REVIEW: Veronikas bring string quartet brillance to the FAC
Next: "Around the world with the string quartet: Australia" - music by Sculthorpe, Haydn and DvoÅ™ák
Who: Veronika Afanassieva and Karine Garibova violins, Ekaterina Dobrotvorskaia viola, Scott Kluksdahl cello
When: 2 p.m. February 24
Where: The Music Room of the Fine Arts Center, 30 W. Dale Street
Tickets: $15, $10 students; 634-5583, csfineartscenter.org.
Something Else: Each concert is performed at Pueblo's Ascension Episcopal Church at 7:30 on the night before, 719-295-7200
Two violins, a viola and a cello.
Seems a slight representation of what we hold as the marquee performing ensemble in classical music: the symphony orchestra. Over time, this quartet of strings proved itself to be far more than a convenient distillation. Composers saw the form as an ultimate challenge to their artistry and musicians discovered that only their finest effort would suffice. It’s the template that has turned the “string quartet” into the art form’s signature expression.
This is what fuels groups like the Veronika String Quartet. In the Fine Arts Center season debut, they left no doubt about the excellence of their musicianship and greatness of their medium.
This was also the official debut of the newest addition to the quartet, cellist Scott Kluksdahl. The Veronikas, who emigrated from Russia, have called Pueblo home for almost a dozen years. Only two of their original members remain: first violinist Veronika Afanassieva and second violinist Karine Garibova. Violist Ekaterina Dobrotvorskaia also is from Russia. The quartet has had an Americans on their roster before but never a man. Kluksdahl proved himself an ideal addition.
The opening concert of their “Around the World with the String Quartet” themed season appropriately began with a musical tribute to Austria, the acknowledged birthplace of the form. Mozart’s K. 387 from 1782 kicked-off the concert and from the start, the essential qualities needed to realize string quartet performance were present: accurate intonation and artistic intimacy.
The only flaw of the performance showed up in the opening movement, in which the ends of phrases frequently lacked finesse and uniformity. Clearly present was the most essential quality of this ground breaking effort from Mozart: equality of all four instrumental voices.
In the second movement, Menuetto, the Veronikas coalesced into a single musical organism. In fact, for the rest of the concert, they would never slip back to what undermined the opening.
The exciting details revealed in the Menuetto were superseded by the poetry and grace of the Andante. The tantalizing textures of the finale brought one of Mozart’s greatest compositions to a close.
As fine as the ensemble was, special note must be made of the musical alchemy that founding members Afanassieva and Garibova have developed over almost quarter of a century of musical partnership. The two violins in a string quartet are often asked to share the lead voice. If there is any sonic disagreement between them, it takes a great deal away from the whole. In my experience, I have never heard a first and second so in sync and seamless.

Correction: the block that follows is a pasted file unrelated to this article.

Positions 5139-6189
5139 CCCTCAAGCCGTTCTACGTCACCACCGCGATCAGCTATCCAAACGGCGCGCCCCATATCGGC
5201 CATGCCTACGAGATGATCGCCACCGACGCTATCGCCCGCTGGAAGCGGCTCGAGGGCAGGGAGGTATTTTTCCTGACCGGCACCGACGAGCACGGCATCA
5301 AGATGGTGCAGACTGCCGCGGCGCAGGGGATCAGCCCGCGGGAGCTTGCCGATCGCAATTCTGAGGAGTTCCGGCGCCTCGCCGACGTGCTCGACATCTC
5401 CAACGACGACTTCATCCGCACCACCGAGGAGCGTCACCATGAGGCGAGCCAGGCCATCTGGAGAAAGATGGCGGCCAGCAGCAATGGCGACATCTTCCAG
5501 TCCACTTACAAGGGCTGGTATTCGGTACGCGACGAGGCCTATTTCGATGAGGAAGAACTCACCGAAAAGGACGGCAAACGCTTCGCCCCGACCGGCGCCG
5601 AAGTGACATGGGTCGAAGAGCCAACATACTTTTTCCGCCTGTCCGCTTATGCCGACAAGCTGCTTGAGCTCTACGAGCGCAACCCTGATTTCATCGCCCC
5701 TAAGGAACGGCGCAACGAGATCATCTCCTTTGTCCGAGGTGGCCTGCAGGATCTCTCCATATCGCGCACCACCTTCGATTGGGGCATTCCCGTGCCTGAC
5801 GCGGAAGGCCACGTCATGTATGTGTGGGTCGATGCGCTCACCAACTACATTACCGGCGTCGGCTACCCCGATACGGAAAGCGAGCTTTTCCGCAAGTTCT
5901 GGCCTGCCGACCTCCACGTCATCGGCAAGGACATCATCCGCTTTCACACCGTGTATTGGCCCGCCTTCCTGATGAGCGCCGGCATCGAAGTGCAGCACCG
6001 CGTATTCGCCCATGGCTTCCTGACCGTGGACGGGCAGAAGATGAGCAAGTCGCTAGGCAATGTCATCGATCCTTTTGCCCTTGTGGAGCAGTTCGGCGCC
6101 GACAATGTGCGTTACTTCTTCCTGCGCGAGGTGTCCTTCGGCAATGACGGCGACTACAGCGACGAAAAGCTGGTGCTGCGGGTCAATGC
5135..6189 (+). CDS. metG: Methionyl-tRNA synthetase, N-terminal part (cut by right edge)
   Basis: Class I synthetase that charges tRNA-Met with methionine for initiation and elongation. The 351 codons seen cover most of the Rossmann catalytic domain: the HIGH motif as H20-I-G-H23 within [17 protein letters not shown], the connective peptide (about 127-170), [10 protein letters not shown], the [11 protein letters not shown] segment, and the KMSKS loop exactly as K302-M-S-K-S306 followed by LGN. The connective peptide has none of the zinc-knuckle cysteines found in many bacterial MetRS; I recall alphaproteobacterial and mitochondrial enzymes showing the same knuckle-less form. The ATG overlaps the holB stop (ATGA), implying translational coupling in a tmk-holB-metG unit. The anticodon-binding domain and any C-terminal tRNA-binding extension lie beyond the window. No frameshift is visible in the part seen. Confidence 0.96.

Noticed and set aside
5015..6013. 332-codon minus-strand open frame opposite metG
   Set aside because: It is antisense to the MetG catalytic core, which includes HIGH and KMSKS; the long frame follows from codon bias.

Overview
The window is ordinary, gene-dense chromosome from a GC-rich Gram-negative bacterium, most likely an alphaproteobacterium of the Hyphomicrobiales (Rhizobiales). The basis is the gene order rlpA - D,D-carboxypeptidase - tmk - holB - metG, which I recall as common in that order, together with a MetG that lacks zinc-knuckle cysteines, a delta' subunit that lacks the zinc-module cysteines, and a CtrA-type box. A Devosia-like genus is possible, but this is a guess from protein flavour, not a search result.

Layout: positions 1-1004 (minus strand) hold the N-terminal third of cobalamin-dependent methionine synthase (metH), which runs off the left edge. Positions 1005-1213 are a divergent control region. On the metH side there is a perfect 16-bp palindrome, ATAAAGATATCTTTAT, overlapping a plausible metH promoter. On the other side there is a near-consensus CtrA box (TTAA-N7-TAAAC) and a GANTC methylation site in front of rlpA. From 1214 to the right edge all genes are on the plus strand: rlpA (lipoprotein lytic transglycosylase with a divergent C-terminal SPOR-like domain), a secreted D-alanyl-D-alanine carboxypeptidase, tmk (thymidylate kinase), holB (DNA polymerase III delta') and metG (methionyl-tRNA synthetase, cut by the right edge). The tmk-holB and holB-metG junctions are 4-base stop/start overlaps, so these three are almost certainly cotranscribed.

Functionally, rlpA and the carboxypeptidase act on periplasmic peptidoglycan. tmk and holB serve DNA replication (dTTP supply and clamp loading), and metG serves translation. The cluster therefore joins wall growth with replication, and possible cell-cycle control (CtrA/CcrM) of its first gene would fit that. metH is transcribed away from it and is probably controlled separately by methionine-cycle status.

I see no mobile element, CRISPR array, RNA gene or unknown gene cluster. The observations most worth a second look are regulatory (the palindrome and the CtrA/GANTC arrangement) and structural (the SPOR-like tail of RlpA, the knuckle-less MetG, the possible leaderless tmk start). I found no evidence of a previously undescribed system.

Anton Webern’s “Rondo” from 1906 was next up. Only a few years removed from the introduction of the composer’s world-changing minimalist expressionism, this short work nonetheless challenges performer and listeners alike with its weird effects and abstraction. No problem for the Veronikas here. I only wished they had taken on one of Webern’s later works, which produce a shocking and unforgettable experience.
But the proving ground for any string quartet has and always will be Beethoven. Leaving nothing to chance, the Veronikas chose a break-out work by music history’s most potent revolutionary, the first of the “Middle Quartets,” the Op. 59, No.1, published in 1808.
To hear work such as this properly interpreted is a transcendent experience. Being that chamber music was originally intended as a private experience for the musicians, one can only envy what the members of a string quartet themselves can gain from realizing such a powerful work of art.
And this was one of those kinds of performances. In this first of the three “Razumovsky” quartets, Beethoven surpasses the scope of his beloved Mozart in every way. The Veronikas took hold of the possibilities at hand and shared an insight into the human condition that is strictly the domain of great art and music.
As brilliant as the first two fast movements were, it was in the “Adagio molto e mesto” that this rarefied air was finally present. The Veronikas found the special universe that is unique to Beethoven. Only one further aesthetic challenge remained: the letting loose of light as the finale answers the anguish of the slow movement. On this Sunday afternoon, the breathtaking tension built up over three movements was joyfully and expertly released.